Mainstream smartwatches carry little value , hence they "suck". An no - fashion is not really a good value for most people - or else they would have wore regular watches.
On the other hand, niche watches(and wearables) can carry a strong value. There is/was a strong market for wearables for runners with all those limits.
So there's a need to :
1. Define a lot of the niche use cases of wearables .There are enough. People have enough real problems that can be helped by wearables.
2. Build a horizonal platform that could programmably serve many of those needs, hence achieving scale, and good prices.
My theory is that given a real use and decent prices many people will be willing to settle on battery life on the one hand(or not settle, they'll only need it a few hours a day) , and on the other hand , volumes will drive improvements.
There were wearables that used preventing sexual assault, carbon monoxide poisioning , saving kids from drowning ,sensing asthma irritants , tracking your kids - those are strong needs. People are willing to charge a wearable for them.
I totally agree with you, Jim. The first vendor which developed a wristwatch, in fact, turns out to be none other than Cartier. Brazilian aviator Santos Dumont -- who was living in Paris -- had asked Cartier to develop a watch he can wear around his wrist. (Until then there was no such thing called a wrist watch!) While he was flying, the aviator needed to check his time but he didn't want to waste his time by taking out a pocket watch from his pocket. (Much like most young people today reach into their pocket to look for a smartphone to find what time it is now)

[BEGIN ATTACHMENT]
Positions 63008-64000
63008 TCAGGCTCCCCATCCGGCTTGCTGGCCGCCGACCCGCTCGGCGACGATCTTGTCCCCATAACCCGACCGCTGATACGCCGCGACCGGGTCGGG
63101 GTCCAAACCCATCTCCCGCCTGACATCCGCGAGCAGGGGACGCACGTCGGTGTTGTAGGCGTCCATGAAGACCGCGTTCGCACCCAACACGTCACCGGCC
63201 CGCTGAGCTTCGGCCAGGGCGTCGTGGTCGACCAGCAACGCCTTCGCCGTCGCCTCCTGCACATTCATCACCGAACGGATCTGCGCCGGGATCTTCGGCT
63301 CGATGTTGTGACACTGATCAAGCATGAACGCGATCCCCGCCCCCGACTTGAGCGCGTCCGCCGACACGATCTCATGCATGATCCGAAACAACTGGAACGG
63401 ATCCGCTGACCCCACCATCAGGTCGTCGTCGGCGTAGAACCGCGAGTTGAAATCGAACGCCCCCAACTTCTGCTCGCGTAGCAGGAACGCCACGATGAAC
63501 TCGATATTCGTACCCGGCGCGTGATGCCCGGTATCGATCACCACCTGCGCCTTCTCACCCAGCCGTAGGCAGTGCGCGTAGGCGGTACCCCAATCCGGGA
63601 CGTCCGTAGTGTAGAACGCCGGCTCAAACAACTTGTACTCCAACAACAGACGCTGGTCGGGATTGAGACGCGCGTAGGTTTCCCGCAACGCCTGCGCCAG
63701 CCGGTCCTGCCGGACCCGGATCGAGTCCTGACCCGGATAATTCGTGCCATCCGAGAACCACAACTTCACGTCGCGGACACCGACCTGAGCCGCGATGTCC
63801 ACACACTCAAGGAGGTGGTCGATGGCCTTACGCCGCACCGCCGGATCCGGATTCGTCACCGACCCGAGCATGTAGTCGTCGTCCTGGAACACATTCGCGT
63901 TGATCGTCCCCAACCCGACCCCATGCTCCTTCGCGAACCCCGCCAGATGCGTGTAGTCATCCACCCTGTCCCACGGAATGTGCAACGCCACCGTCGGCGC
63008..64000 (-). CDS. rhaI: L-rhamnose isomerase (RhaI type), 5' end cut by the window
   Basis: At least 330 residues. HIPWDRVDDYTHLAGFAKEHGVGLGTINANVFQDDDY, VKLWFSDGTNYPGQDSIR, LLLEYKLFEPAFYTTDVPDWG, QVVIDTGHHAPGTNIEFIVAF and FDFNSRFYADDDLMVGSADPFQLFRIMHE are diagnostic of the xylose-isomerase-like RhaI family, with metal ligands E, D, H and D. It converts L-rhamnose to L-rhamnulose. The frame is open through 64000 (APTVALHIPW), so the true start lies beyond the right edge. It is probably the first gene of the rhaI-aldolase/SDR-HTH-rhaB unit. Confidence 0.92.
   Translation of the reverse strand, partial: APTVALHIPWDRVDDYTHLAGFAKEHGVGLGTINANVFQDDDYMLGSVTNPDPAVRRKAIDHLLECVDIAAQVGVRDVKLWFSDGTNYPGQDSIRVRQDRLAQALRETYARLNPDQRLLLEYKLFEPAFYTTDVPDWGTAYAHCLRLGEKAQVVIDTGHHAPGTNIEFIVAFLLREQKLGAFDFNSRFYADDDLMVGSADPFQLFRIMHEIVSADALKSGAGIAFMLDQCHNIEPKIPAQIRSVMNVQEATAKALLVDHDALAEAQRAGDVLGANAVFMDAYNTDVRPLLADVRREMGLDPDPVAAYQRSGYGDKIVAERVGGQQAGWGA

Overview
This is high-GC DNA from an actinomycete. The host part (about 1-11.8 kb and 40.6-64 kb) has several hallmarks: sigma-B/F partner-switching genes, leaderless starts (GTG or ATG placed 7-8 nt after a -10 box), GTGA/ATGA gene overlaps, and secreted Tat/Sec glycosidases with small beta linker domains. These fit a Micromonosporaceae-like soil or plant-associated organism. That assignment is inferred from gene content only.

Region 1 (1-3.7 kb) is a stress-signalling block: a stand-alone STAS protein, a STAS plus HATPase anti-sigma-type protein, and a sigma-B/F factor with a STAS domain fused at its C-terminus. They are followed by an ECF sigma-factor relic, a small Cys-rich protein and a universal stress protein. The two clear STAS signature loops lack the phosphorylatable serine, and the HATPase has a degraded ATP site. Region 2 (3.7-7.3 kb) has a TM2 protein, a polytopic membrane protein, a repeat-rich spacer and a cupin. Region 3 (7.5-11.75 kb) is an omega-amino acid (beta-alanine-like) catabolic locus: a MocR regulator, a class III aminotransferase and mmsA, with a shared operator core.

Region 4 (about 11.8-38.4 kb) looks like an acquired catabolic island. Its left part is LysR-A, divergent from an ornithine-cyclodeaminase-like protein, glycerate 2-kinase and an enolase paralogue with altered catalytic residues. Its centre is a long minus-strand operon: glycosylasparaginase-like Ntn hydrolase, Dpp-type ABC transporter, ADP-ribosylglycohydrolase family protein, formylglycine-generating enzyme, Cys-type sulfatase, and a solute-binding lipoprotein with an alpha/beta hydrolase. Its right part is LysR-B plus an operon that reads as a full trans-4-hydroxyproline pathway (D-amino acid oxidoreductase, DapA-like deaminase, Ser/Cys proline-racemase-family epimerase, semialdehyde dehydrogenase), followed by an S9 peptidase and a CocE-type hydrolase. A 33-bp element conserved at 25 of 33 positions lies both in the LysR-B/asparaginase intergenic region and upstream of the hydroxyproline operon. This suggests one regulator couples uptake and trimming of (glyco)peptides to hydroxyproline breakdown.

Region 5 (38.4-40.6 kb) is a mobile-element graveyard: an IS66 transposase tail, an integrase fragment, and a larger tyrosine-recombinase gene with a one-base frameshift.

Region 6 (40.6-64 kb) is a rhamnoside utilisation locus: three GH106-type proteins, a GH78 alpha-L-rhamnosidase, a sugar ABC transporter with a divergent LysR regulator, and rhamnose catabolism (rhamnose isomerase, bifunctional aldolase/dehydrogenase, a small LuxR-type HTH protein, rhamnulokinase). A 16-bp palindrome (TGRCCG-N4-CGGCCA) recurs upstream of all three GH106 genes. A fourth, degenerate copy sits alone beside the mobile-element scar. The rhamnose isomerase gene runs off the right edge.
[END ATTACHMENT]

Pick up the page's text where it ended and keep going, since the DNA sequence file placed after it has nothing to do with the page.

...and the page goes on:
The McGregor Rule - To be successful in wearables, it must be fashionable or invisible! I agree with the smartwatch evaluation. I believe it is jewelry makers that have the best shot at making smartwatches a success.
One thing that's not clear to me is this: after having acknolwedged that the current generation of smartwatches suck, where should they go from here? Will the whole concept of smartwatches need to be redefined? Or with no immediate technologies out there to solve battery issues, will there be no way out for smartwatch vendors?
What are the engineering and design challenges in creating successful IoT devices? These devices are usually small, resource-constrained electronics designed to sense, collect, send, and/or interpret data. Some of the devices need to be smart enough to act upon data in real time, 24/7. Are the design challenges the same as with embedded systems, but with a little developer- and IT-skills added in? What do engineers need to know? Rick Merritt talks with two experts about the tools and best options for designing IoT devices in 2016. Specifically the guests will discuss sensors, security, and lessons from IoT deployments.